The various facilities at their disposal does not go unnoticed either. “The production value has always been amazing on this show and I think that is one of the reasons why people always come back” said Orla. “And the reviews just get better year after year. It’s a real spectacle to watch.”
Jack added: “It’s brilliant to have this facility here. The technical capacity of this space is such that you can do what we have done, and in a lot of other theatres, that just wouldn’t be an option.”
Panto is all about the kids. The interaction, the shouts, the e-numbers, it’s what makes the occasion so special. There’s nothing like an auditorium filled to the brim with screaming kids, and in James’ case, booing kids. “It’s great fun. It’s the only time when you can legitimately say as actor you are doing your job well when you’re getting booed. If they cheer you, you know you’re doing something wrong” said baddie Flesh Creep actor James.
Above, James Leaky as baddie Flesh Creep.
And the magic of panto spreads beyond the walls of the Forum as Orla revealed: “This is the fifth time I’ve been here in seven years and it’s a lovely part. I think over time you do make that connection with the audience and they start to get to know you.
“But I think the best thinking is the magic. You get little kids in Marks and Spencers looking at you waiting for you to wave your magic wand. It’s a magical part to play and one which both boys and girls are mesmerised by.
“My favourite part in the show though would be when the three kids go out to chat to Dame Trott. I get to have a little chat with them beforehand and they get to see backstage. They’re so overwhelmed by it all. For me personally, it’s a lovely thing to do, I get to meet them and bringing them on and they’re getting their surprise.”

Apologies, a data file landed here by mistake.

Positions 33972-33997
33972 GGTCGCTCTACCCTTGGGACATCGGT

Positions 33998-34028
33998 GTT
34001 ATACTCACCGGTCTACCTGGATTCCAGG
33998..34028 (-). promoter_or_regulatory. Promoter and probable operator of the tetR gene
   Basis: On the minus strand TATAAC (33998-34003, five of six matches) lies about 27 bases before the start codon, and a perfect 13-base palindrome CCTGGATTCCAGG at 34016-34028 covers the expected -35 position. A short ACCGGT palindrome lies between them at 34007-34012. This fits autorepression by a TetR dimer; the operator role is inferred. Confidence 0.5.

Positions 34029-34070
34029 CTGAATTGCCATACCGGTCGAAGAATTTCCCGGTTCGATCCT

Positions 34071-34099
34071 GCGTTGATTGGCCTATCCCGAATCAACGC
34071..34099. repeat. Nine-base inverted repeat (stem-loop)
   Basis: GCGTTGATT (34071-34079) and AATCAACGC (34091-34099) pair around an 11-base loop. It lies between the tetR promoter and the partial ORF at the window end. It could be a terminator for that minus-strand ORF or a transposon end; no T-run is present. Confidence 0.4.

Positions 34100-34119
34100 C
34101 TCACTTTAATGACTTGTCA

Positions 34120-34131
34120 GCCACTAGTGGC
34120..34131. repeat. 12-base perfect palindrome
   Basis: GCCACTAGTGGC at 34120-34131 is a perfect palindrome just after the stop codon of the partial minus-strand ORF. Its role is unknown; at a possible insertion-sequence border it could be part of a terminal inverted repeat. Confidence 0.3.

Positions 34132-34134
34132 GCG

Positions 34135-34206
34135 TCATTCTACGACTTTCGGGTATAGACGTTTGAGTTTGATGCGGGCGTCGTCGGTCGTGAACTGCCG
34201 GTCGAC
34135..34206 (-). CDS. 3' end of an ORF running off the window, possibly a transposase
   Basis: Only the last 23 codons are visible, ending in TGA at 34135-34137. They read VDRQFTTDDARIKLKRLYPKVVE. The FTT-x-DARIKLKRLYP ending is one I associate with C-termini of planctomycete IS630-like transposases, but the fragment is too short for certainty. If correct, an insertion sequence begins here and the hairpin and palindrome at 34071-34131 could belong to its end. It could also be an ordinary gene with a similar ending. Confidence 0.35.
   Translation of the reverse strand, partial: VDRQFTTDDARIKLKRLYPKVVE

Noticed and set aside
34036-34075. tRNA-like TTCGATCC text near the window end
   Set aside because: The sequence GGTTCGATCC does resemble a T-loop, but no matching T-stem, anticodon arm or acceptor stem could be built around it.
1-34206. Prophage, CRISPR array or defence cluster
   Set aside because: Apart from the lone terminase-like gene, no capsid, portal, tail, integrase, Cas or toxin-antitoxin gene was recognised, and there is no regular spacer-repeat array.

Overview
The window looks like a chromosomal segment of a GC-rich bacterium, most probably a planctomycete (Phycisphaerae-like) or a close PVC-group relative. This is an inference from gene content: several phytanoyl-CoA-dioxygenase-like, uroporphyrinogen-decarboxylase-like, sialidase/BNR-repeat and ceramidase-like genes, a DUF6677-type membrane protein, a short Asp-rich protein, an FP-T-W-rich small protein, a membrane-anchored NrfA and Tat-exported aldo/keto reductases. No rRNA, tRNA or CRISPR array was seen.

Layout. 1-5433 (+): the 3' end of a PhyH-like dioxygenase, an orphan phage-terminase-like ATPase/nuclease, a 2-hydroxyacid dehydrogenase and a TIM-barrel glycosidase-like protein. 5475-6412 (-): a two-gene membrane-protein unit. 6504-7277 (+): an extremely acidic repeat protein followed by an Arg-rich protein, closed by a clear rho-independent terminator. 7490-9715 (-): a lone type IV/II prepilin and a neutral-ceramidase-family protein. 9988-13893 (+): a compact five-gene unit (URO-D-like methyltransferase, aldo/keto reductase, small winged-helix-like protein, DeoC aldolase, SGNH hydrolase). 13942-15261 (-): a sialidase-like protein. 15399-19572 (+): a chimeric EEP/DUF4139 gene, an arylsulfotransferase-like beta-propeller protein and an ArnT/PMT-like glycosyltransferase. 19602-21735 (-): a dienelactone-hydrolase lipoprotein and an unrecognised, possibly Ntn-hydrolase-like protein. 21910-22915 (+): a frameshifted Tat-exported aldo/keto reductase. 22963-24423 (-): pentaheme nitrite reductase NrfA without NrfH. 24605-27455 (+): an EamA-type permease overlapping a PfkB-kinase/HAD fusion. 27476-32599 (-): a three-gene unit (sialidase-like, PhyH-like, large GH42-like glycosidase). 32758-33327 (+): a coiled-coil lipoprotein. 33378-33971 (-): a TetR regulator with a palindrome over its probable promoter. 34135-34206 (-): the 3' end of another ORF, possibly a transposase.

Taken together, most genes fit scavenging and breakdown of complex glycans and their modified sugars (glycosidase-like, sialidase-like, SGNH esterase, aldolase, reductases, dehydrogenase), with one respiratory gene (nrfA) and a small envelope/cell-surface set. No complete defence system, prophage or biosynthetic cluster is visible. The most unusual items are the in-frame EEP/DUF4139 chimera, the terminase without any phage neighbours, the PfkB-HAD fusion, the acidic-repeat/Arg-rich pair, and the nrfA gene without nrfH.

And their personal highlight during the show? “The end of act one, start of act two” said Jack. “Jack is at the peak of his arc, he finds his courage to set off and slay the Giant and the opening of act two is Highway to Hell which is the big production number which is lots of fun to play. Also on a personal level, to go out afterwards and engage with the audience just before curtain call and seeing their faces. You can tell that they are trying to deal with the disconnect between what they've just watched and then seeing you stepping off stage and being a real person is quite interesting.”
“The highlight of the actual show for me though is Daisy the cow” said Orla. “Paul O’Neill and Lee Chapman are inside and they really should get their own bow for that because the way the move is just brilliant.”
James however, had a very different highlight: “The moment I come out for the ‘If I were Not in Pantomime’ routine wearing a tutu. As a bad guy it’s the only laugh I get. That routine is really fun to do too.
“Many years ago an old acting teacher of mine once told me, the first thing an actor must lose is his or her inhibitions. I beg to differ, I would say the first thing that an actor has to lose is his or her dignity” laughed James.
You still have time to catch James in his tutu as Jack and the Beanstalk runs at the Millennium Forum until 31st December.